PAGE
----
Britain’s rail freight soldiers on amid the coronavirus crisis
The UK has awoken in a state of shock, under the most draconian restrictions to public life since 1939. The government introduced new measures to combat the coronavirus outbreak, that leave all but essential industry in unchallenged operation. Yet, freight trains manage to get through.
On Monday, prime minister Boris Johnson delivered the first of a promised series of daily press conferences. Flanked by expert medical advisors, he gave the nation the most stark warnings possible that businesses face a period of months without any meaningful trade. Yet, the supply chain operates. Britain’s rail freight network could be the saviour of the nation’s economy, and the means by which the country remains fed.
An independent network of cameras that monitor the network for subscribers, Railcam UK, picked up movements around the UK yesterday, that prove there is still vital economic activity on the freight railways. While places like London’s Waterloo station, the busiest passenger station in the UK, were astonishingly almost empty, freight was still on the move.
Stocks hit the buffers
Yesterday, cameras captured regular flows serving clients like supermarket chains. Rail freight’s capacity for movements in bulk is a reassurance to the nation at large. However, concerns over the far wider spread of coronavirus, could affect staffing on both the rail network and among distribution chains.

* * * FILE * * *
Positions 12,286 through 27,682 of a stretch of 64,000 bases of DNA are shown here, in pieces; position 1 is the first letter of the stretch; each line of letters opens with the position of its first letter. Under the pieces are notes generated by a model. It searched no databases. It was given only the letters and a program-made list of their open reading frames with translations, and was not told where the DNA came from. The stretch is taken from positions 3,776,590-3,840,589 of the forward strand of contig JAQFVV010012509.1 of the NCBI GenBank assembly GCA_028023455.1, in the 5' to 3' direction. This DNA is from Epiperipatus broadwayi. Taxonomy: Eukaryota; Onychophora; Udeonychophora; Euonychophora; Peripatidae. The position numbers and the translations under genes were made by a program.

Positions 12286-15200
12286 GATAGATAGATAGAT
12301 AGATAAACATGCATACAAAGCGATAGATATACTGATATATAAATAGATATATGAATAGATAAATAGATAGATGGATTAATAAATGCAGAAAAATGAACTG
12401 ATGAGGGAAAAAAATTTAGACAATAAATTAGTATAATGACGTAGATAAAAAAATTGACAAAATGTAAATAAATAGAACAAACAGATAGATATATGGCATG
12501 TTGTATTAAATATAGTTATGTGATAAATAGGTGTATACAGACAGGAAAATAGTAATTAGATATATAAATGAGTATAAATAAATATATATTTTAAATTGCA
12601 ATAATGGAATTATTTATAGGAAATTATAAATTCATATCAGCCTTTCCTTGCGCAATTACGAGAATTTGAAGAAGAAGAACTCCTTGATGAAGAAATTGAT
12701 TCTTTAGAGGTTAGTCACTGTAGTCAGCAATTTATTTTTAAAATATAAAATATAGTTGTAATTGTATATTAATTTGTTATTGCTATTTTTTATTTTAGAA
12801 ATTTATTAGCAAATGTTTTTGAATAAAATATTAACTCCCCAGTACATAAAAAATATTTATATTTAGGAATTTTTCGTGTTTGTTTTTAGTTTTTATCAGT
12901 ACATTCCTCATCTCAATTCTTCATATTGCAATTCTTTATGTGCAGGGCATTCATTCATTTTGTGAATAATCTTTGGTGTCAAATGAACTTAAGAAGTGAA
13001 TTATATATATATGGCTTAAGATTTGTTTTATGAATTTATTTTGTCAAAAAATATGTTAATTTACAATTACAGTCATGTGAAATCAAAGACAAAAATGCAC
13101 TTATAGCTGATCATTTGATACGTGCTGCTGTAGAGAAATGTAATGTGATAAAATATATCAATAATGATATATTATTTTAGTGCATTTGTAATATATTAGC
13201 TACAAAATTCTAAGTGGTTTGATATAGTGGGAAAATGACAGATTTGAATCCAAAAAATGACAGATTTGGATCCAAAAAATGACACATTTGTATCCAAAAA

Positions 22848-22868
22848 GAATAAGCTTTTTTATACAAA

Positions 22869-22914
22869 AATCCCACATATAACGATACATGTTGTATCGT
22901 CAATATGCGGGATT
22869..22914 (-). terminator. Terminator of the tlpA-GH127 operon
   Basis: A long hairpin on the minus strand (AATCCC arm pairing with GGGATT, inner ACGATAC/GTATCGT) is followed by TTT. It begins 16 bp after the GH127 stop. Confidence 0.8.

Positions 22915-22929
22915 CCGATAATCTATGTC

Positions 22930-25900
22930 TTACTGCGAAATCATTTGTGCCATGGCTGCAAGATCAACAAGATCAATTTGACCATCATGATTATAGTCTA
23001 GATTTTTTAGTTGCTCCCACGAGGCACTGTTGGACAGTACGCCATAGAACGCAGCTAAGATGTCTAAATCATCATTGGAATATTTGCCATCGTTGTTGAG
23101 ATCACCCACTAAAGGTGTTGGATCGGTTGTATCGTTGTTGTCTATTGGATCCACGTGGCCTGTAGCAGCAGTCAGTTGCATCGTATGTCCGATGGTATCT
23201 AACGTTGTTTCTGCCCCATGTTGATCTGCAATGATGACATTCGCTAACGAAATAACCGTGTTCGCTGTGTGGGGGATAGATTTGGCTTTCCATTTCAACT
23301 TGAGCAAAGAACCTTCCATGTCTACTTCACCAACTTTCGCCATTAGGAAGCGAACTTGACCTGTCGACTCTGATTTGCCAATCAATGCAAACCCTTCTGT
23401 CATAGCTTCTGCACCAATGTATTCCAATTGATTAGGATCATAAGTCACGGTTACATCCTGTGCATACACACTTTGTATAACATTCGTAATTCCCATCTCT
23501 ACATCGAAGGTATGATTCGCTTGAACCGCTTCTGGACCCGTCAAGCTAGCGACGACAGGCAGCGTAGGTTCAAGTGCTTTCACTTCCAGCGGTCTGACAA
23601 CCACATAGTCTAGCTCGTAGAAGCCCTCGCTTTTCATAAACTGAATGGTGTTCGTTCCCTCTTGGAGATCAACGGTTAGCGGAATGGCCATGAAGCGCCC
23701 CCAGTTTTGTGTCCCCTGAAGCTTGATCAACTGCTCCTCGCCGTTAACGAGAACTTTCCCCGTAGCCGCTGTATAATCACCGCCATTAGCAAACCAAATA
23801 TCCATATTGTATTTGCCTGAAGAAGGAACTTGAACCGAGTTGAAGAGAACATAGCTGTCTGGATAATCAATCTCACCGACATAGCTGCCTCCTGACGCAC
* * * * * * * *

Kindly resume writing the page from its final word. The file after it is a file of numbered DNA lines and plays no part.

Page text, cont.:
Businesses, including rail freight operations, faced a punishing time on the stock market. London’s index, the FTSE dropped four percent on Monday, on top of significant losses over the past two weeks. That is the second worst day in history for the index, but the news hardly made the inside pages. Some markets were even worse. The US Dow fell thirteen percent in a day. That is the largest ever points fall in a day and the worst percentage fall since the October 1987 “Black Monday” crash.
Observers for RailFreight.com spotted freight and infrastructure trains still operating around the country. Among them, an early morning GB Railfreight operation from Edinburgh to Carlisle. The passing rumble, normally drowned out by the white noise of commuter traffic, gave some comfort to residents in the south of the Scottish capital that commerce was still underway.
As a grey day dawned in Britain on Tuesday, the clouds were gathering over the national mood too. The government has ominously promised even more measures to come. There is a possibility that schools will soon close, forcing staff in all sectors to withdraw from work to care for their children.
Even more stringent measures are in place elsewhere. France is under a mandated lockdown, with only essential business continuing. President Macron warning yesterday that citizens face ‘punishment’ if they break what is effectively a national curfew.
While rail freight still offers tangible proof that business is working, there is genuine fear in the UK that the worst is yet to come.